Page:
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Schimke Immuno-Osseous Dysplasia (SIOD) is a multisystem disorder that is inherited in an autosomal recessive pattern. It usually manifests first with growth failure. Other features of the disease are generally noted in the ensuing evaluation of the growth failure or develop in the following years. According to the severity of the clinical features and the age of onset, SIOD has been divided into an infantile or severe early-onset form and a juvenile or milder late-onset form. Affected individuals with early-onset manifest severe symptoms and have a mean age of death at 9.2 years. These individuals have died from strokes, severe opportunistic infections, bone marrow failure, complications of kidney failure, congestive heart failure, and unspecified lung disease. On the other hand, those with milder disease have survived into the fifth decade if symptomatically treated. However, severity and age of onset of symptoms do not invariably predict survival as a few of those with early-onset disease have survived into the third and fourth decade.

- National Organization for Rare Disorders

Signs & Symptoms

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SIOD is inherited in an autosomal recessive pattern. Recessive genetic disorders occur when an individual inherits an abnormal gene from each parent. If an individual receives one normal gene and one abnormal gene for the disease, the person will be a carrier for the disease, but usually will not show symptoms. The risk for two carrier parents to both pass the abnormal gene and, therefore, have an affected child is 25% with each pregnancy. The risk to have a child who is a carrier, like the parents, is 50% with each pregnancy. The chance for a child to receive normal genes from both parents is 25%. The risk is the same for males and females. continue…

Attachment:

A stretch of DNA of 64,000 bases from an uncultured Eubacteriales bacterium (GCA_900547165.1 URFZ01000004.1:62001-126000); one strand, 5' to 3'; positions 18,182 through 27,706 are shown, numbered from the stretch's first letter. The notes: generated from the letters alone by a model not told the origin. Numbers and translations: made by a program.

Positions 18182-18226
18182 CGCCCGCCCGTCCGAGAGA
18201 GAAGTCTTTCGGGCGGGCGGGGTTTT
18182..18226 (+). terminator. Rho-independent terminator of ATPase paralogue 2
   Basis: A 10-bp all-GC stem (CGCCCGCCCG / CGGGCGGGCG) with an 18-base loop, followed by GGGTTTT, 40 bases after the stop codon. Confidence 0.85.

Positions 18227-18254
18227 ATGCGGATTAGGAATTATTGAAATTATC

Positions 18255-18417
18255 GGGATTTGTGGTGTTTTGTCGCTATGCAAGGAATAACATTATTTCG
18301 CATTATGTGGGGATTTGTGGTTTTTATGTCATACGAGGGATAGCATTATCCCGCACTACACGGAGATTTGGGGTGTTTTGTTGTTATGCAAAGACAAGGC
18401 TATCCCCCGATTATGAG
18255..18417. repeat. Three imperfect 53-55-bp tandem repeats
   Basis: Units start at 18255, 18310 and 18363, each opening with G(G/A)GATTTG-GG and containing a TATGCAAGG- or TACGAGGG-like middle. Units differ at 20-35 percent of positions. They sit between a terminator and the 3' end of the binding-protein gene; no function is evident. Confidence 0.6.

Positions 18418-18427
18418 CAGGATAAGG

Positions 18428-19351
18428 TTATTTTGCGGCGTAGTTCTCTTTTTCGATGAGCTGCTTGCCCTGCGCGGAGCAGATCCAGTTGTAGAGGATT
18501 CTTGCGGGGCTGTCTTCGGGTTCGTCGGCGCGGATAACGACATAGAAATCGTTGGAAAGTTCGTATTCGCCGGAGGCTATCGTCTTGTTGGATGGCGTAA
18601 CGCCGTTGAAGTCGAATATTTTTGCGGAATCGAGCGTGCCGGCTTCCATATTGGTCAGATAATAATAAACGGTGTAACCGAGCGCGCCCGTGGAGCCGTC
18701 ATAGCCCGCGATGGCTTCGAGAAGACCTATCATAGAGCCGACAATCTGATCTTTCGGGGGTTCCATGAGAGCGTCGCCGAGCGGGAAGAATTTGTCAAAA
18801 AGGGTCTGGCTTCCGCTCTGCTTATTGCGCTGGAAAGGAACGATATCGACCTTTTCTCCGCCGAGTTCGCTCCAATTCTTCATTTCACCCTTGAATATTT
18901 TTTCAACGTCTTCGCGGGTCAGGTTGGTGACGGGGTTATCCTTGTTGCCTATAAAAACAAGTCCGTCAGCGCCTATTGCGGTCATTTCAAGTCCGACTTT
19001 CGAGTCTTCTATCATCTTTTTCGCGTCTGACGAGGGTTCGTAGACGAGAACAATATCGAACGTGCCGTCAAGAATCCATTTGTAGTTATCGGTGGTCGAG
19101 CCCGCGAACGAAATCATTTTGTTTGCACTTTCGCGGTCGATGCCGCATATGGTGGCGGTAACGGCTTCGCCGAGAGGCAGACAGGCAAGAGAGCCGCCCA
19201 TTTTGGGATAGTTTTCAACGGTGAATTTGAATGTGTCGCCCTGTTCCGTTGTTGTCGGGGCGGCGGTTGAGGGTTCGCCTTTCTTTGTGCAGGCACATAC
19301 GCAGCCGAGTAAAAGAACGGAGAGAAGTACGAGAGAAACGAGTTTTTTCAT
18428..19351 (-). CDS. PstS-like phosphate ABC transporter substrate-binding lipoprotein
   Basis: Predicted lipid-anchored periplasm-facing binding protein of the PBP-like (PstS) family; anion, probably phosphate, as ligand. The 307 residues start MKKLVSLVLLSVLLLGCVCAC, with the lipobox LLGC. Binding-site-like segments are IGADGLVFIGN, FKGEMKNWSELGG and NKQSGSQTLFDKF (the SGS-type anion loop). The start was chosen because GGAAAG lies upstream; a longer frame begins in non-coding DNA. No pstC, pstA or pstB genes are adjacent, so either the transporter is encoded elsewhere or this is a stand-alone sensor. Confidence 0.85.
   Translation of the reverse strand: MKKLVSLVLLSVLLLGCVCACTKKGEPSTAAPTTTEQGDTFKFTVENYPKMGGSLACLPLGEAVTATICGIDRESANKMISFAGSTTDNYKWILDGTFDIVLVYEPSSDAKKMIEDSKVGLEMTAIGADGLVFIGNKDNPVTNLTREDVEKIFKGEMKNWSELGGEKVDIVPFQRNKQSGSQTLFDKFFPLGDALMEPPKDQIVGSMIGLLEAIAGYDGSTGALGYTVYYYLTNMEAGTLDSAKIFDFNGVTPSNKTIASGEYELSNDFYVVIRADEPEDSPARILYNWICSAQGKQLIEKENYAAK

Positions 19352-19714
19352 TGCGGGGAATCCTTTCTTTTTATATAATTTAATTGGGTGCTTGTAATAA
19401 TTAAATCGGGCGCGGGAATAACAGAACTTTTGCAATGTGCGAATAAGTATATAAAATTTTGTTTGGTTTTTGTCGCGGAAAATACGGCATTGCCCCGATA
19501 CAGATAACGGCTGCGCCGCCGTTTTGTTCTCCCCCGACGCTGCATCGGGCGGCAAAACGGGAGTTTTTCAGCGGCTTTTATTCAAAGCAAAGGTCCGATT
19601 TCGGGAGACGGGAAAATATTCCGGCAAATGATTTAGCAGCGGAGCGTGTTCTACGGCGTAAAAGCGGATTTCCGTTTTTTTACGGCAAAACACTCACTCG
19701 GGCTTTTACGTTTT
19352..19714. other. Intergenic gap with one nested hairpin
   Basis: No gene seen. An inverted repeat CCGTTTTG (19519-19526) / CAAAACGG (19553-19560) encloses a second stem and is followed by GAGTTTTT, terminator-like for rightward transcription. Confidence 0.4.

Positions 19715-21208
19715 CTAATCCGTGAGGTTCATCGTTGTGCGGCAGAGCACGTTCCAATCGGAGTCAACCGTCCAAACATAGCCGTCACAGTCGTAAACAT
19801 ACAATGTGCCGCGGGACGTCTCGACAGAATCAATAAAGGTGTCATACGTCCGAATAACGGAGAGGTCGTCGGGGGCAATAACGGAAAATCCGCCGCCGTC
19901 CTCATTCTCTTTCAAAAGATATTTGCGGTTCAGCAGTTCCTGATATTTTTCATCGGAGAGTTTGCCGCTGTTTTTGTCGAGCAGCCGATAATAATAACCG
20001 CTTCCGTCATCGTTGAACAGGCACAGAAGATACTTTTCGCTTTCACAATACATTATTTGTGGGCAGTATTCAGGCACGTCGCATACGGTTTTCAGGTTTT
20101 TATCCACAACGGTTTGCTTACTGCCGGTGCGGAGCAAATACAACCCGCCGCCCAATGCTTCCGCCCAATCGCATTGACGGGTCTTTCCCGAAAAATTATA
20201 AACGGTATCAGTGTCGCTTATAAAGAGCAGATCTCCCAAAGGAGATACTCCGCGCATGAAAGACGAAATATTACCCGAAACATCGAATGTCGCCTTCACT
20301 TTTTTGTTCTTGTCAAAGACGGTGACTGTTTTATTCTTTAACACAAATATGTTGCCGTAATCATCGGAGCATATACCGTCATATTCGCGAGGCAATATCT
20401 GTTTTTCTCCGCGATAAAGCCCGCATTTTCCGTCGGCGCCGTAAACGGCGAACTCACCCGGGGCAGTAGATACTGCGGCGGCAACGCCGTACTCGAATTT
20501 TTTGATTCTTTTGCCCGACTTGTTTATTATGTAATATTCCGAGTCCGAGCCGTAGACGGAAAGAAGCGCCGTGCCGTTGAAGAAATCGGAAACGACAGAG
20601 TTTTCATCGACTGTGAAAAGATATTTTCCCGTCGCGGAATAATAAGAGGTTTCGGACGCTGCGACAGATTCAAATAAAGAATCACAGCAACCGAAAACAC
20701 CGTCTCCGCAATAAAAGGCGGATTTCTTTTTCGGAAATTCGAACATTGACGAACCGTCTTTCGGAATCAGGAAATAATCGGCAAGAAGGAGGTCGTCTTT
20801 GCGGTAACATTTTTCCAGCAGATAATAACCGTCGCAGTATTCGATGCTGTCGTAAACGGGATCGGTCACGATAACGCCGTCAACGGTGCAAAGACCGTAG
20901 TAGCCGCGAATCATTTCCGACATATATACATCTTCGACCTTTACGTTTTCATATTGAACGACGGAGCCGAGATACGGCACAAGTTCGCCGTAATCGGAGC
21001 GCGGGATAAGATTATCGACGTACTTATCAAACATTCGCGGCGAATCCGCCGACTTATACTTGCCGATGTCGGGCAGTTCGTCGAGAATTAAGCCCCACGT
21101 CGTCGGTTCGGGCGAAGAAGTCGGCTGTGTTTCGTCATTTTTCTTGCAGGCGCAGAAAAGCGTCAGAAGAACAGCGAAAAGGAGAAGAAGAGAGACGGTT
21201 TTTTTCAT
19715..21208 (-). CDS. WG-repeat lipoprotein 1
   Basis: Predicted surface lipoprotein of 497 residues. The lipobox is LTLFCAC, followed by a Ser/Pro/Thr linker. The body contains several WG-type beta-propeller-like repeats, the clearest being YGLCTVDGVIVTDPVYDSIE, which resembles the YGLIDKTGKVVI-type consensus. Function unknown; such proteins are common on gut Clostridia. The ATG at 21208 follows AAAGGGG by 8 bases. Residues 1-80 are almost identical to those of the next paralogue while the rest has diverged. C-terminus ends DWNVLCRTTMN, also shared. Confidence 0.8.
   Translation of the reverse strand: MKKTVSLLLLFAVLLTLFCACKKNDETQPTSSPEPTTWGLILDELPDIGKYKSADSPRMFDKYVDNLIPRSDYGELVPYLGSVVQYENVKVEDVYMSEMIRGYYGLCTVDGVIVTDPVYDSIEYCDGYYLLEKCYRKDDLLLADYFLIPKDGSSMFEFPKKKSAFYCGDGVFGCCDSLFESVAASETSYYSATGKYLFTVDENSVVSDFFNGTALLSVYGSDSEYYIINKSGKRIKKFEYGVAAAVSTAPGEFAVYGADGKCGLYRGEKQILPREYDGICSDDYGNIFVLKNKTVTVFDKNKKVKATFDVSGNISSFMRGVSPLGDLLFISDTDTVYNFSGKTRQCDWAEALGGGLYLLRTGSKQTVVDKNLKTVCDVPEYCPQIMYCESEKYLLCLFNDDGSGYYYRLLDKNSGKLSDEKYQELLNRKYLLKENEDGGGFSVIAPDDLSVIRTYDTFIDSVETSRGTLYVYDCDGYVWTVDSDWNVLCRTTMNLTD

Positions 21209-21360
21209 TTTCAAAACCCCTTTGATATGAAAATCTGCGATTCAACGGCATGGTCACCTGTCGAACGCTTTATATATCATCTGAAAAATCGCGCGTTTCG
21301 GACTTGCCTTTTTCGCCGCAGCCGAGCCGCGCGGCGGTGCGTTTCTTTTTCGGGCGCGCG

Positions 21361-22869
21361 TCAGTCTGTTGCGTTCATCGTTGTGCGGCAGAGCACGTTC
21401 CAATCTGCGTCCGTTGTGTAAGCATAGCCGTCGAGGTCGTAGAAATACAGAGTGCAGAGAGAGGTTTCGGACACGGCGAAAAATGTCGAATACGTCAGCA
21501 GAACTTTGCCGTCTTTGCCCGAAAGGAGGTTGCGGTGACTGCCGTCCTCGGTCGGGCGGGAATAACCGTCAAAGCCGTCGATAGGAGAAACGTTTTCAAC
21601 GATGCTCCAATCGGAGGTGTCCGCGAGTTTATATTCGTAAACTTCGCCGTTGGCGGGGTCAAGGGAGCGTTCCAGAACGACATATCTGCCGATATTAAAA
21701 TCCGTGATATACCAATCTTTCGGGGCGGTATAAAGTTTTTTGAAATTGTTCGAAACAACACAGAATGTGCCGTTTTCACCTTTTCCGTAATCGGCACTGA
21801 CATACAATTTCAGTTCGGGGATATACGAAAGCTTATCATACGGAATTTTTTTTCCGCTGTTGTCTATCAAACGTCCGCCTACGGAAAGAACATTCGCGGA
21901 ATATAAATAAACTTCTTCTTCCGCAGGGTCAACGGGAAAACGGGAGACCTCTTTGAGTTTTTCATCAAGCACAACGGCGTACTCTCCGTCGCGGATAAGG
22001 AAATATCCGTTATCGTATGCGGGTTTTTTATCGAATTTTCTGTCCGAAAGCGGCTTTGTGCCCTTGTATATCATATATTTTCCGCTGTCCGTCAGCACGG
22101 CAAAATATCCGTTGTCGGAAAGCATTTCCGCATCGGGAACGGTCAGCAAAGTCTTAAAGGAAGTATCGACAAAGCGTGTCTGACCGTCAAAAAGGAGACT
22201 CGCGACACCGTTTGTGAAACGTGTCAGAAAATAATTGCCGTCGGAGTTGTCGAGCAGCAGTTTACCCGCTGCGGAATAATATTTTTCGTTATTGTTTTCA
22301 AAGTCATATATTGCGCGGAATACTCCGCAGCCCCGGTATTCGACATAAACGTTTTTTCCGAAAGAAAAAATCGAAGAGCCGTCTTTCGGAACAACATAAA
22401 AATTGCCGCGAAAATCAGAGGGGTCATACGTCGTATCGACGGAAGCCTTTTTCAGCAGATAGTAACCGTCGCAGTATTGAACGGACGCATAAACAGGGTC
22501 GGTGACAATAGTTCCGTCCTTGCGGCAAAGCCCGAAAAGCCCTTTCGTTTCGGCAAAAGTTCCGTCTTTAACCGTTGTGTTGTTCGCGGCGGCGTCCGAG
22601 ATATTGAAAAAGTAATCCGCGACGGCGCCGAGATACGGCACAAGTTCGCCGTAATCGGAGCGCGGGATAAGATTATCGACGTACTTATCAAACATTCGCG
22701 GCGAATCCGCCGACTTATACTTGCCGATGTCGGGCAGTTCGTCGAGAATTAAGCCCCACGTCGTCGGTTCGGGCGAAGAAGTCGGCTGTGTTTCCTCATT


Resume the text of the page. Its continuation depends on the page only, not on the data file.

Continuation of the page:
Affected Populations

SIOD is panethnic with an unknown prevalence. As deduced from referrals and published birth rates, the incidence is approximately 1 per million live births in North America.


The diagnosis of SIOD is made on clinical findings. The most definitive diagnostic findings are skeletal dysplasia (spondyloepiphyseal dysplasia), renal dysfunction (urinary protein loss), T lymphocyte deficiency (particularly for naïve CD4 and CD8 T cells), dysmorphic facial features, and hyperpigmented macules. continue..

Standard Therapies

Treatments are selected to address individual symptoms as they develop. Renal transplantation effectively treats the renal disease, and bone marrow transplantation effectively treats the immunodeficiency and other hematological abnormalities.  continue..

- National Organization for Rare Disorders

So do not fear, for I am with you; do not be dismayed, for I am your God. I will strengthen you and help you; I will uphold you with my righteous right hand.
— Isaiah 41:10